The total number and mean age of the patients gradually increased, and the male/female ratio decreased. The proportion of gallbladder (GB)-stone cases increased, whereas the proportions of common bile duct (CBD)- and intrahepatic duct (IHD)-stone cases decreased. Differences in patient geographical origins also decreased. Based on the relationship between changes in the prevalence of gallstone disease and socioeconomic status, the prevalence of CBD stones showed a strong correlation with Engel's coefficient (p<0.001).
Conclusions
Our study indicates that although the total number of cases and the mean age of gallstone patients have continuously increased, there are trends of increasing GB-stone cases and decreasing CBD- and IHD-stone cases.
doi:10.5009/gnl.2013.7.6.719
PMCID: PMC3848536  PMID: 24312714
Cholelithiasis; Epidemiology; Surgery
4.  Cancer cells with p53 deletion detected by fluorescent in situ hybridization in peritoneal drainage fluid is correlated with early peritoneal seeding in resectable pancreatic cancer 
Purpose
Free tumor cells in peritoneal fluid in patients with pancreatic cancer may have prognostic significance but there are few reports on methods for the effective detection of free tumor cells. The aims of this study were to identify free cancer cells in peritoneal fluid with fluorescent in situ hybridization (FISH) technique and to investigate its prognostic significance.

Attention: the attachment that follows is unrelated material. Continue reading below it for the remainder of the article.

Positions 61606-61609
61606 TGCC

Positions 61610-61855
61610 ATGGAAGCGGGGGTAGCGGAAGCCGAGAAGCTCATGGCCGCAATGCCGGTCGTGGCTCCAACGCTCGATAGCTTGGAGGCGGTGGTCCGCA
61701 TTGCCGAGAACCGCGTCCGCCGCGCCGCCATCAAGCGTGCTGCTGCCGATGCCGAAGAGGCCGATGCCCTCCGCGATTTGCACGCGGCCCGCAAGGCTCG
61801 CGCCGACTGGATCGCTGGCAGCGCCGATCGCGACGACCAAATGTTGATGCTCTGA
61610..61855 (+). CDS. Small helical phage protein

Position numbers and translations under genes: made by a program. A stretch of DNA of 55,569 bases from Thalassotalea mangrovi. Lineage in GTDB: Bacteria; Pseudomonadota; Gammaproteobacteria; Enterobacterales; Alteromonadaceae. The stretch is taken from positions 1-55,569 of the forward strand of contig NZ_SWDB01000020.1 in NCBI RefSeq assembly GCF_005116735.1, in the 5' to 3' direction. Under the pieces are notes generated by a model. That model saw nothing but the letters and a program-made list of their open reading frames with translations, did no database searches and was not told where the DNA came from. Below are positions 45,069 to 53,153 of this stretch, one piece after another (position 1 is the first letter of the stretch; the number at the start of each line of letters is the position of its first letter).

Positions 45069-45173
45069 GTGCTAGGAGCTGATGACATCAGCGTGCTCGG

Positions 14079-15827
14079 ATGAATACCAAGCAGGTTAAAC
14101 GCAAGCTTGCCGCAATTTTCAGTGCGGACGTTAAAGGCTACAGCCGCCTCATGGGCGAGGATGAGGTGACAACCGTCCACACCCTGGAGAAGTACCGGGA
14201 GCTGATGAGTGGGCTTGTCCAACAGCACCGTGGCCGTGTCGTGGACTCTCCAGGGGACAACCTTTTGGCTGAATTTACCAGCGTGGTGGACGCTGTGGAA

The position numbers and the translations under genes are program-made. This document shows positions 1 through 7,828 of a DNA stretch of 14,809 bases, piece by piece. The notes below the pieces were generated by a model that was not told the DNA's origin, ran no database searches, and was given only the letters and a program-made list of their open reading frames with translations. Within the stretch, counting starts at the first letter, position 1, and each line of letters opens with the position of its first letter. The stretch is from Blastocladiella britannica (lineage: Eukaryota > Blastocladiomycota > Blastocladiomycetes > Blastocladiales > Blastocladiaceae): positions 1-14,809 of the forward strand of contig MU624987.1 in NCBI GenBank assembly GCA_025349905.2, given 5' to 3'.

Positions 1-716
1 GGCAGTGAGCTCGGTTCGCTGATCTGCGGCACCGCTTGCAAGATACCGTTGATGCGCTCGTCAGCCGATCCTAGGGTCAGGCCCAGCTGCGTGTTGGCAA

Methods
Twenty-eight patients with resectable pancreatic cancer who underwent surgical resection were included. Peritoneal washing and peritoneal drainage fluid were examined by FISH for p53 deletion.
Results
Among the study subjects, the R0 resection rate was 75%. None of the patients had positive cytology with Papanicolaou's method. p53 deletion was detected in 9 peritoneal washings (32.1%) and in 5 peritoneal drainage fluids (17.9%). After a median of 18 months of follow-up, 25 patients (89.3%) experienced recurrence and 14 patients (50.0%) had peritoneal seeding. Patients with p53 deletion detected in the peritoneal drainage fluid had positive radial margin (60.0% vs. 17.4%, P = 0.046) more frequently and a lower peritoneal metastasis free survival (median, 11.1 months vs. 30.3 months; P = 0.030). Curative resection (P < 0.001) and p53 deletion in peritoneal drainage fluid (P = 0.030) were independent risk factors of peritoneal metastasis free survival after multivariate analysis.
Conclusion
FISH technique detects free cancer cells with higher sensitivity compared to Papanicolaou's method. p53 deletion detected in peritoneal drainage fluid is correlated with positive radial resection margin and results in early peritoneal seeding. Patients with p53 deletion in peritoneal drainage fluid need more aggressive adjuvant treatment.
doi:10.4174/jkss.2013.84.4.209
PMCID: PMC3616274  PMID: 23577315
Pancreatic neoplsms; Peritoneal fluid; Fluorescent in situ hybridization; p53 gene
5.  Proposal of an endoscopic retrograde cholangiopancreatography-related perforation management guideline based on perforation type 
Purpose
Consensus for endoscopic retrograde cholangiopancreatography (ERCP) related perforation management is lacking. We aimed to identify candidate patients for conservative management by examining treatment results and to introduce a simple, algorithm-based management guideline.